To give us a chance to rahabilitate the dog he/she must not experience the self-perpetuating panic feelings of being left alone. They need to start to feel safe and secure at all times. Even the training itself will involve someone in the room with them at all times to begin with, while you start to get them used to being calm. This progresses to one member of the family leaving the room and the other member(s) teach the dog how to sit and stay calm on their bed. Other exercises involve asking your dog to sit and wait and be genuinely calm while you are at a distance from them in the room.
A full program of rehabilitation should be tailored to the individual dog and their level of separation anxiety and so I cannot write down what exactly this program will be. The stages are firstly to help your dog to feel secure on their own bed with the human in the room and then outside the room but still in sight until very slowly you are out of sight for a few seconds and build distance and time incremently. Eventually we get to the door and leaving for a couple of seconds, again building this at your dogs’ pace. The detailed steps within each stage are important to follow. And missing a stage out is where humans often fail at the program. This is why I offer my clients WhatsApp and SMS support in between sessions.
What I would like to give in this post, are some suggestions of the tools we use to help a dog feel comfortable in their own company. We call these tools Enrichment toys. And below are some of my clients and some of my dog’s pals who list their favourite enrichment games and toys to keep them busy and free from boredom at the very least. A dog with separation anxiety will need a programme in place to introduce these toys and games in an effective manner and as part of the wider training. The enrichment alone is unlikely to resolve a genuine separation anxiety case.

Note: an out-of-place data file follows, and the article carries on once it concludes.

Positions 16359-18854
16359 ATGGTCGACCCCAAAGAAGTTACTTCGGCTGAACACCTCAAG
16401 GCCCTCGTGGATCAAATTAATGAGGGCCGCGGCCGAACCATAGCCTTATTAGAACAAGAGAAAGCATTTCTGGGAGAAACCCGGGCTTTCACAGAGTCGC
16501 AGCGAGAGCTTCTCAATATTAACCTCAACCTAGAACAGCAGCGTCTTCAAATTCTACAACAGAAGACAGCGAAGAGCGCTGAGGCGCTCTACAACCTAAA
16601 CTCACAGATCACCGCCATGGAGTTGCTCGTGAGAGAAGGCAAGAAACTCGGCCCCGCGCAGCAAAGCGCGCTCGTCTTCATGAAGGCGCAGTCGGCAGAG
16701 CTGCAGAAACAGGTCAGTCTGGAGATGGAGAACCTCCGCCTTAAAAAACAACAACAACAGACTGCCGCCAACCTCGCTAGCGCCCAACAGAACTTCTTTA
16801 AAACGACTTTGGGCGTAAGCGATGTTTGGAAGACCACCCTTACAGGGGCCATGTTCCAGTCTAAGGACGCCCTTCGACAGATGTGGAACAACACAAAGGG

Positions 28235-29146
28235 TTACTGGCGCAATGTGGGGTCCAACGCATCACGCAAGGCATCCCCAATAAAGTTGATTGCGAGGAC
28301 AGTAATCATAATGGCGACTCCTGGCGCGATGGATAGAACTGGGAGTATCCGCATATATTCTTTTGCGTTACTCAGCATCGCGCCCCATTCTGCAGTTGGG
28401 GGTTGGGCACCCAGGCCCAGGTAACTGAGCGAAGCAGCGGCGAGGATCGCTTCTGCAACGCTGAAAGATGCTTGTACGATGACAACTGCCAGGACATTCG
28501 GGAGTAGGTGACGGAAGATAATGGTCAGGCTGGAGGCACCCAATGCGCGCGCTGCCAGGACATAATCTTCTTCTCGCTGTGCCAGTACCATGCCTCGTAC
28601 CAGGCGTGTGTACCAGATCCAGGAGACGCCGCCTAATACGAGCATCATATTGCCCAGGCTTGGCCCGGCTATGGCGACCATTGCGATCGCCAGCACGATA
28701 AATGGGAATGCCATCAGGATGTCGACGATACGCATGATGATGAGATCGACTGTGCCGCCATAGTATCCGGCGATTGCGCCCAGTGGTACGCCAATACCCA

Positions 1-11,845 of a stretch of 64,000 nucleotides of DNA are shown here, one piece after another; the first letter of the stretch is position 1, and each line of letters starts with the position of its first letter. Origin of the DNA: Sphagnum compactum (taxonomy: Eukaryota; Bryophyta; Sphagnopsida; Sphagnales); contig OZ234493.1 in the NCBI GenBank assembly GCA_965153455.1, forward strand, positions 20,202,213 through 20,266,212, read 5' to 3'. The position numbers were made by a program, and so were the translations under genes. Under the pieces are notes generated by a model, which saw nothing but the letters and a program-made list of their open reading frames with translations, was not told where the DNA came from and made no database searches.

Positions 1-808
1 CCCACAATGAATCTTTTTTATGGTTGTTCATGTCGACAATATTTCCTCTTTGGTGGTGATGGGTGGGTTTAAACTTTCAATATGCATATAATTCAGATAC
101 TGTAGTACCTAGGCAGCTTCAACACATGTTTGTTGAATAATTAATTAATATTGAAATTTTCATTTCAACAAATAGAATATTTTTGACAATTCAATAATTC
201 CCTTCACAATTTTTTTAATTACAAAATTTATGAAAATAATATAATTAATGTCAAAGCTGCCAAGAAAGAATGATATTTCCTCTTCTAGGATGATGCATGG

Enrichment toys and games for dogs who suffer from a variety of conditions such as, boredom, frustration intolerance, low impulse control to issues such as separation anxiety.
Enrichment suggestions from some very clever dogs:
Rex the miniature (not so mini) schnauzer:
Rex suffers from moderate separation anxiety and these are his favourite toys while he stays out of sight of his human parents.
-Starch chews from Wilkos (star fish and turtle shapes)
-Bob-a-lot treat dispenser
-Trixie memory trainer
Merlin the cavalier king charles and his suggestions:
Merlin (my dog) is learning to spend time on his own while mummy writes this blog and these are his favourite games and toys:
-hide the biscuit around the room game
-hide liver treats in my bee and squirrel toy dens
-kong filled with delicious food and frozen to really increase my licking time
–snuffle mat (google to find out more)
-muffin tin game (google to find out more)
-pigs ears (the 100% natural ones)
-Mozart music to calm (research shows how MOZART is used for children who experience seizures to help calm them)
-Animal grade lavender oil which has been proven to lower heart rate and is said to help calm dogs who suffer from anxiety (to find out more see my online course on Emotional remedies and how to apply them ) You can buy lavender oil from www.doterra.com
Kobi the pug
has some generalised anxiety and his preferred toys and games include something else very special. A dog massage!
To help to release the anxiety he is storing within his musculo-skeletal system. Google the latest research findings on the link between emotional distress and musculo-skeletal problems in dogs…
Here I am demonstrating dog massage on Kobi in his consultation. To learn dog massage for your babe, you can come to one of my workshops or learn with me face-to-face over Skype/Facetime or Whatsapp by taking my online dog massage course.
To follow Kobi and Lizzie pugs and their parents visit instagram @kobi_pug
Sonny the sprocker who destroys indestructable toys
Sonny’s favourite activity to keep him occupied and that he hasn’t chewed through is this blue toy from Home Bargains…